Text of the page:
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Some people think that universities should provide graduates with knowledge and skills needed in the workplace. Others think that the true function of a university should be to give access to knowledge for its own sake, regardless of whether the course is useful to an employer. What, in your opinion, should be the main function of a university? Give reasons for your answer and include any relevant examples from your own knowledge or experience.
A university has to have a library, but it is not just a group of buildings gathered around a library.
The main functions of higher education are predominantly two-fold. One is to provide graduates with work skills for employment, and the other is to give access to knowledge for its own sake, being independent of whether or not the course is useful to an employer.
On the one hand, universities have the function to equip graduates with work skills so that they can obtain viable employment. In times of high unemployment, employers have more choice of applicants and will favor those university graduates with well-rounded job skills needed in the workplace. Graduates, as candidates, may have qualifications and ‘hard skills ‘ as well as ‘soft skills’ or social skills to be able to manage the job role. Therefore, it is the obligation of higher education to teach workplace skills as part of degree courses. Hard skills that are useful to an employer can be learned from university courses, and soft skills can help students stand out and these are transferable skills from job to job throughout their career life. While the importance of hard skills is too obvious to mention, soft skills that are also useful to an employer include teamwork, presentation, time management and problem solving, etc.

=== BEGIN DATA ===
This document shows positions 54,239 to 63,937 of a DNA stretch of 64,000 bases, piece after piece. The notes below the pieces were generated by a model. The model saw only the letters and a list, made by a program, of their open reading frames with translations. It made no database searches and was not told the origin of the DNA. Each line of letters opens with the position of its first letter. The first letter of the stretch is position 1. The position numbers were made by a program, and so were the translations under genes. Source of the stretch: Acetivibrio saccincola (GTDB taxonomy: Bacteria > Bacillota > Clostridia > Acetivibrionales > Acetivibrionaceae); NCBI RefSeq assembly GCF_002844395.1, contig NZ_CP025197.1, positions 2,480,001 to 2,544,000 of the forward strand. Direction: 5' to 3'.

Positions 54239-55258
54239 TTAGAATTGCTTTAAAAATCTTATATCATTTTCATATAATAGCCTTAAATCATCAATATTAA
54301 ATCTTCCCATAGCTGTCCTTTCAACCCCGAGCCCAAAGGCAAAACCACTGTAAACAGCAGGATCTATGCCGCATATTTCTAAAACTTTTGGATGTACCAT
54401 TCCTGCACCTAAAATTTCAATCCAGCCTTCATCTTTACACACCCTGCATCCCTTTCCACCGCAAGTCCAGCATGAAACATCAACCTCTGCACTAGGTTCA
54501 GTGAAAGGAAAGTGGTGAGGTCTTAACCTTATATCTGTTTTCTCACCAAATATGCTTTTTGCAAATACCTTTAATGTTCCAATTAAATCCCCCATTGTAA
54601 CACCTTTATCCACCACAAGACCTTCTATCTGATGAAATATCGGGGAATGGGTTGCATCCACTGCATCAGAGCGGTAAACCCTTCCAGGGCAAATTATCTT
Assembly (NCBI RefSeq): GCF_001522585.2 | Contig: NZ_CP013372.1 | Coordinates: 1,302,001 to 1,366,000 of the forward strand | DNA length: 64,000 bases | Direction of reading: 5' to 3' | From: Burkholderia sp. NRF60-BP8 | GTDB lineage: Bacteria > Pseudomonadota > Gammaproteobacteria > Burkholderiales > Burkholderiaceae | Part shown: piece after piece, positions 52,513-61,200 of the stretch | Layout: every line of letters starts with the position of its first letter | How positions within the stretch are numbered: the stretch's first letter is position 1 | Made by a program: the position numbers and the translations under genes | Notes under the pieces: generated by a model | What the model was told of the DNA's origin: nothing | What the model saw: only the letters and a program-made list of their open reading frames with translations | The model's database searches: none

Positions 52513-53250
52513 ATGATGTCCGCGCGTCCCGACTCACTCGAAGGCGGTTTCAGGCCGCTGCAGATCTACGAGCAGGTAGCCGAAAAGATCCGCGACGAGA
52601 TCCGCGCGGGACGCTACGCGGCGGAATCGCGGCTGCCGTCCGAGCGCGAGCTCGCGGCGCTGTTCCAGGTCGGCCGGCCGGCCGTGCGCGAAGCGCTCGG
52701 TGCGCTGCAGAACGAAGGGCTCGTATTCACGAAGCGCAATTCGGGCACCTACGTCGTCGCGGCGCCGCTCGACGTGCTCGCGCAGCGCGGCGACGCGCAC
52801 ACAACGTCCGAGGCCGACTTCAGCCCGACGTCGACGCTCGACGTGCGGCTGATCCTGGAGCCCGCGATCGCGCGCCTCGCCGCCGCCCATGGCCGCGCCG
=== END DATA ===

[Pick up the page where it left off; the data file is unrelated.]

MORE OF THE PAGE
On the other hand, for students in universities, learning is an activity fired by the desire to know, and that for it to flourish a deep love of learning must be cultivated for its own sake. The greater is the intensity of that desire, the deeper they are likely to pursue their leaning with fun and pleasure. Whether students know what they want for a first career, and are exploring a few majors, or change majors over and over again, a university education is about more than preparing students for that first job after graduation. Beyond that function, it is about preparing students for every job they will have. Also, it is about preparing them to learn and adapt over time, and to be people who make their societies better places. To put it in another way, the point of higher education is to teach students to think and to reason and to compare and to discriminate and to analyze, and goes on to handle any career (or in today’s time, many careers), all of which are useful to an employer.
In conclusion, universities today generally reflect a balance—whether explicit or implicit—between these two main functions. Each of these two functions has a strong contemporary resonance. Both together to make graduates useful employees and educated citizens.